Luxury for the Masses

Target's Michael Graves designed teakettle

In past issues we have discussed how the bar has been raised (and continues to be raised) for location-based leisure facilities (LBLs) with such things as quality of food and beverage offerings, ambiance and décor, or what we call quality-of-place. Put simply, guests' expectations have grown, due to the rising standards at other consumer destinations, such as retail stores, restaurants and cinemas. We have often used Panera Bread Company as an example of this phenomenon, citing the rapid growth of its highly successful concept of serving freshly prepared food on real china in a mid-upscale environment, and at a price point about 50% higher than its fast food competition. Other examples are JetBlue airline with leather seats and 24-channel TVs at economy class fares, the famous service at discount Southwest Airlines, Target's Michael Graves designed affordable-yet-high end products, and the Starbucks chain.

This phenomenon has a number of names. Yankelovich Inc, a leading consumer market research company, calls it the mainstreaming of affluence. Advertising professor James Twitchell at the University of Florida calls it the democratization of luxury. BCG consultants Michael Silverstein and Neil Fiske characterize it as new luxury or luxury for the masses.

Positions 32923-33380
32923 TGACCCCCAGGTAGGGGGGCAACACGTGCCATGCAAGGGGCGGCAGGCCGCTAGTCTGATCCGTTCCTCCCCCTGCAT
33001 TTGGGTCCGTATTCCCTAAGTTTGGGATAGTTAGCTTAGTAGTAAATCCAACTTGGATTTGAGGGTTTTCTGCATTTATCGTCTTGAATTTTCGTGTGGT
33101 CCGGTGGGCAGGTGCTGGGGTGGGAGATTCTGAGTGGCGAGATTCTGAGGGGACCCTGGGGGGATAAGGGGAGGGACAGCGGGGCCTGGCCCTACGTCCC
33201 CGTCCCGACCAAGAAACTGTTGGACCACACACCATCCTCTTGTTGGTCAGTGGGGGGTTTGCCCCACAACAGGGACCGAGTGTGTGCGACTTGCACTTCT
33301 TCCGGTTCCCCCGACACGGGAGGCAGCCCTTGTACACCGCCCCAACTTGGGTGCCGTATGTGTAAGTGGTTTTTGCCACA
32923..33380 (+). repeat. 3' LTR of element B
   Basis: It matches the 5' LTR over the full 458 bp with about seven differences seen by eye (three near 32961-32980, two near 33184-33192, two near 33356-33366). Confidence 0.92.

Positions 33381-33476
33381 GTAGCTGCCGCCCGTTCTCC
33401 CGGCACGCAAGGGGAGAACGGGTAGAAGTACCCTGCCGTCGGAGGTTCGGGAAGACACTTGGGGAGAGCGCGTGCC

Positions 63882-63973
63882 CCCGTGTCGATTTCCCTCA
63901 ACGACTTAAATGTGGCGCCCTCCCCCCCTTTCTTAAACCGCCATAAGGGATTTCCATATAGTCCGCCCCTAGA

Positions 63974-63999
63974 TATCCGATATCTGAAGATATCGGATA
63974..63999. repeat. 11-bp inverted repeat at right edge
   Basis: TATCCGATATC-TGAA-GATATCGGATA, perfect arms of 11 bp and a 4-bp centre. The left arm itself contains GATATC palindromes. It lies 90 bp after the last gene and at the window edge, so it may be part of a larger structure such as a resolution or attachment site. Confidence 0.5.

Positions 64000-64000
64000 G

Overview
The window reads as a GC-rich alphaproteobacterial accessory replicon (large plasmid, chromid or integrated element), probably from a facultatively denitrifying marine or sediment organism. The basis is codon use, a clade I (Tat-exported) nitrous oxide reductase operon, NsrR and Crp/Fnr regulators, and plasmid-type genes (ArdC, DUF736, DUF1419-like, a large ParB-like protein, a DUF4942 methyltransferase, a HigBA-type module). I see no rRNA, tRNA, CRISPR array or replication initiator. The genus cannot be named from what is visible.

Whatever you call it, the trend boils down to average consumers wanting to experience luxury and believing they deserve it. Today's consumers have come to expect the very best.

Consumers now take for granted that everything should cater to their highest expectations. This attitude extends not just to products, but also to services -- in other words, to the entire consumer experience.

So if other consumer products and destination businesses are offering luxury for the masses, where does this leave the location-based leisure industry? LBLs basically sell experiences. In today's marketplace, they'd better offer exceptional experiences, or they'll be perceived as inferior, based upon consumers' rising expectations. What worked 10 years ago with LBLs, whether it was the ambiance, the presentation of entertainment, the service, the food and beverage, or whatever, could well result in road kill today.

Sure, it costs more to do it right by today's standards, to provide an experience that meets, or better yet, exceeds consumers' expectations. But in the long run, exceeding consumers' expectations generates the highest return and assures long-term success for your business. Do any less, and you're toying with failure. The bar has been raised, and for LBLs to compete and succeed today requires playing by a whole new set of rules.

For a number of years, we at White Hutchinson have been aware of this phenomenon and have been creating family entertainment centers (FECs), children's edutainment centers and other leisure destinations that meet and exceed contempory contemporary consumers' expectations. Our philosophy is to make our clients successful, not just to get their business. We understand the basic equation for our clients' success with LBLs: Please the guests and get them to return again and again. Today, that means designing and operating LBLs to meet the values of new luxury.